Rick is an experienced Nashville intellectual-property litigator and an erstwhile part-time professor at Vanderbilt University Law School whose writing and teaching focuses on copyright issues but whose law practice involves a wide variety of IP-related disputes.
Also, There Really Is Such Thing as Copyright Inducement
Hot on the heels of the new and improved opinion in the Veoh case (discussed last time), we also have Columbia Pictures Industries, Inc., et al. v. Gary Fung & IsoHunt Web Technologies, Inc., another important 9th Circuit decision construing the major DMCA safe harbors. We’ve actually discussed the case before because it was—and as far as I am aware—the only case in which a service provider was found to have had enough “red flag” knowledge to be deprived of the DMCA safe harbor.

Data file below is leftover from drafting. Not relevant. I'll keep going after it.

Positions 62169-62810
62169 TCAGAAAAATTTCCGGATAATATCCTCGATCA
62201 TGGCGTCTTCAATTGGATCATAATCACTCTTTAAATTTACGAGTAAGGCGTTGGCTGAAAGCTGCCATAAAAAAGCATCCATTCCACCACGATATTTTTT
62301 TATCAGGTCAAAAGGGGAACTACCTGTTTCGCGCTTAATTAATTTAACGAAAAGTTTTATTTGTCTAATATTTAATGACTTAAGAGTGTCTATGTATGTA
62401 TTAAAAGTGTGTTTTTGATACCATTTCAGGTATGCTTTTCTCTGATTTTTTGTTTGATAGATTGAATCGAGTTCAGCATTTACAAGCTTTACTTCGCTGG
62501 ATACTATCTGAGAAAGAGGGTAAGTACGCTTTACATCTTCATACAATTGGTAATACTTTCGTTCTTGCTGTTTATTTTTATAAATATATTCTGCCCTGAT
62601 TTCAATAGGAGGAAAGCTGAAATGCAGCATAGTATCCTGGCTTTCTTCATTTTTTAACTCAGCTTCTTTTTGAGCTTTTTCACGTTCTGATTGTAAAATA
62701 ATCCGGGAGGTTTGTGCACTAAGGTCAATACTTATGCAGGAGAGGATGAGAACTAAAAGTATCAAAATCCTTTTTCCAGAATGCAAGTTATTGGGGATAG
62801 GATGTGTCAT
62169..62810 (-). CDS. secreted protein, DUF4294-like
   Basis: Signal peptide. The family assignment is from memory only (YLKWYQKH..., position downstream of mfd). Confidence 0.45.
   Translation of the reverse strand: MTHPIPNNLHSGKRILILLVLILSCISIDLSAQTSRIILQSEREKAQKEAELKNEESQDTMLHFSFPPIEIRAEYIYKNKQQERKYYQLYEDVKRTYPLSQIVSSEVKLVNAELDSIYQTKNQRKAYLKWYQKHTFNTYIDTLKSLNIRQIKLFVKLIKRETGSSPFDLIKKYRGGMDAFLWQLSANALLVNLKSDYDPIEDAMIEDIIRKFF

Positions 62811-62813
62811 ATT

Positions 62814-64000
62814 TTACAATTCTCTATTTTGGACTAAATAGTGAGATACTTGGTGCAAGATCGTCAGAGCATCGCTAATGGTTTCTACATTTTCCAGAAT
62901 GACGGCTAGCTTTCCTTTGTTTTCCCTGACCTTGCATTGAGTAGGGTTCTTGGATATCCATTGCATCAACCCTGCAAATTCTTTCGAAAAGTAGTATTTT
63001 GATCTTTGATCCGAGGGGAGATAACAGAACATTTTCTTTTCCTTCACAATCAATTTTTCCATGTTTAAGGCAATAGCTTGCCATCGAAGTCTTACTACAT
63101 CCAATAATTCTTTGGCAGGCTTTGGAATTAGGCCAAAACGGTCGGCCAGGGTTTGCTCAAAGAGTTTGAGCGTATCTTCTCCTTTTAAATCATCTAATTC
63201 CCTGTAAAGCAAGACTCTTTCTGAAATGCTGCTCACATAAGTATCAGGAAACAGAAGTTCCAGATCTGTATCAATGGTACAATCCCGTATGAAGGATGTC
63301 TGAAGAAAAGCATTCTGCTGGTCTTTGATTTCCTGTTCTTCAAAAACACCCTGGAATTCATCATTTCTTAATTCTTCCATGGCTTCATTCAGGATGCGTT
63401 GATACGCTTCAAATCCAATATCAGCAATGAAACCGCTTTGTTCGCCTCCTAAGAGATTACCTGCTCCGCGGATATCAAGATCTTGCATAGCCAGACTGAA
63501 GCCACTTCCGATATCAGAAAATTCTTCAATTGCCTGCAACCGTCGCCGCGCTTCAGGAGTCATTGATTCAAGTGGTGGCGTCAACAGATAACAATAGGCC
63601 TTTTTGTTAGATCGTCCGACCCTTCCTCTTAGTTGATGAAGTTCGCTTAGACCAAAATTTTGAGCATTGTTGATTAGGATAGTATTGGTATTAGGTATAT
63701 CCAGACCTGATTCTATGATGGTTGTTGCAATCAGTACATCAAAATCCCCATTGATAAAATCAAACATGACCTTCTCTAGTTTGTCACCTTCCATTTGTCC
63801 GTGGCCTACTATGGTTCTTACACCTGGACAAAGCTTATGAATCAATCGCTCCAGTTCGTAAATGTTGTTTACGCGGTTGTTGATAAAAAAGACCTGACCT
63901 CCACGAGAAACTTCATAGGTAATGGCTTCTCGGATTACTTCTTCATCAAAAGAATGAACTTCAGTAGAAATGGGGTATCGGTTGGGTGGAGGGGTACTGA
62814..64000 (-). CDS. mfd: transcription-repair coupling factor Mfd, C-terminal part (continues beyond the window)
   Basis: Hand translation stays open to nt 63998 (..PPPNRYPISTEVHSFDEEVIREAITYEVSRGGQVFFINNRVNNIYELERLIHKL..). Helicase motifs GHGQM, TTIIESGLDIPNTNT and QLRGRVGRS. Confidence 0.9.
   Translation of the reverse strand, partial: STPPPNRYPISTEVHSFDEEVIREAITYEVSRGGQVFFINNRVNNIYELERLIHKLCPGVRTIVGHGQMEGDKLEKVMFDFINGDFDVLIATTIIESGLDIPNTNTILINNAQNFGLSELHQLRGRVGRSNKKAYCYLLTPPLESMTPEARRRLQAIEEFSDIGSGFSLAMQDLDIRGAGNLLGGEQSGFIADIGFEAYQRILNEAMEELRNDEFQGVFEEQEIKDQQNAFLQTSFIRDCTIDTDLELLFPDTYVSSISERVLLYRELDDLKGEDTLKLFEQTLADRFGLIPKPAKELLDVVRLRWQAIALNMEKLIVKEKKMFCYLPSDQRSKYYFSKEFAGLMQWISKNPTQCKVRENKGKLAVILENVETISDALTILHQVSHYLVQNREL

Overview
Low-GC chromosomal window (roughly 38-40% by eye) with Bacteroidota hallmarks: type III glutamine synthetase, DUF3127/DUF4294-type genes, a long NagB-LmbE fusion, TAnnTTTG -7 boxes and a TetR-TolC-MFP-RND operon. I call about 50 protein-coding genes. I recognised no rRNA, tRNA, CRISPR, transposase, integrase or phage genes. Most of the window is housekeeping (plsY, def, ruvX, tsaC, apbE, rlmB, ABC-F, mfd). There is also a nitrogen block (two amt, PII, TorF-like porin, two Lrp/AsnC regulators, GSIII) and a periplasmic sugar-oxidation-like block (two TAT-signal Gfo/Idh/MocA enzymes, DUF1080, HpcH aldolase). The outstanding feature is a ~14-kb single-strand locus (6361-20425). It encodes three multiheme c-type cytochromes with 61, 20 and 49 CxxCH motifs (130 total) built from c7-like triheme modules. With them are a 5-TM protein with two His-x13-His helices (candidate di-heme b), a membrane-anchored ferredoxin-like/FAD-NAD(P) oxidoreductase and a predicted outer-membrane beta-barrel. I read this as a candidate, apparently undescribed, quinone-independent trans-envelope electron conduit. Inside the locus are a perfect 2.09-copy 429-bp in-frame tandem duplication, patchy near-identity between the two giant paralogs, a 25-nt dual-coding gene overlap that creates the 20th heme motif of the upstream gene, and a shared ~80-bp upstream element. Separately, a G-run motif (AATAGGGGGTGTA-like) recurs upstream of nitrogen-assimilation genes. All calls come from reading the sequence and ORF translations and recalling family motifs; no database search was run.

The rare yellow-bellied sapsucker is a close relative of the even rarer red-flagged sapsucker. Photo by Phillippe Boissel, under Creative Commons license.
The Red-Flagged Sapsucker
I’ve said previously that “red flag” knowledge will be found only in extraordinary situations, and nothing since then has changed my mind. The problem is that “red flag” knowledge is clearly objective knowledge (in contrast to the subjective nature of actual knowledge). Lawyers are actually used to these standards, more classically stated as “knew or should have known.” In many cases, knowledge requirements are important, but even so, we don’t like to limit them to purely subjective knowledge because it becomes too easy…